Direction: Ari Aster
Country: Sweden / USA
After the large-scale success of Hereditary, 33-year-old American cineaste Ari Aster holds on to the horror genre and writes Midsommar, a foreboding story set in rural Sweden that comes impregnated with folklore, symbology, trauma, suicide, and slaughter. Leaving the supernatural behind in favor of the cult thematic, the filmmaker manages to get a satisfying outcome.
The film stars Florence Pugh and Jack Reynor as Dani and Christian, respectively, an American couple on the verge of breaking up, which, nevertheless, decides to go on a trip - previously planned without Dani’s knowledge - to Sweden, where they expect to attend a supposedly innocuous midsummer festival that only occurs every 90 years. The nine-day event, organized by the Harga ‘family’, hosts four more guests: Christian’s college mates Josh (William Jackson Harper) and Mark (Will Poulter), who were also invited by Pelle (Vilhelm Blomgren), a common friend and long-time member of the commune, and an English couple that arrived with the encouragement of Pelle's brother, Ingemar (Hampus Hallberg).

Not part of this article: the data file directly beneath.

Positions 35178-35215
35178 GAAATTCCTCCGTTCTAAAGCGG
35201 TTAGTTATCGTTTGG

What should have been a relaxed time of cultural enjoyment becomes a creepy nightmare as the pagan cult uses the foreigners for their diabolical ritualistic practices and exceptional competitions.
Although the revelations are envisaged beforehand, the film still manages to counterpoint slightly disturbing conducts with familiar paranoia-induced passages. Everything is captured by Pawel Pogorzelski’s appealing lensmanship, which balances the scenic and the repulsive, while Aster maintains an unsettling atmosphere for the entire147 minutes through a deliberate pace and the help of a competent cast.
What Midsommar lacks in originality, it more than makes up for with offbeat moments adorned with gut-wrenching eccentricities. Nonetheless, it was merely entertaining, even occasionally funny, but never truly scary.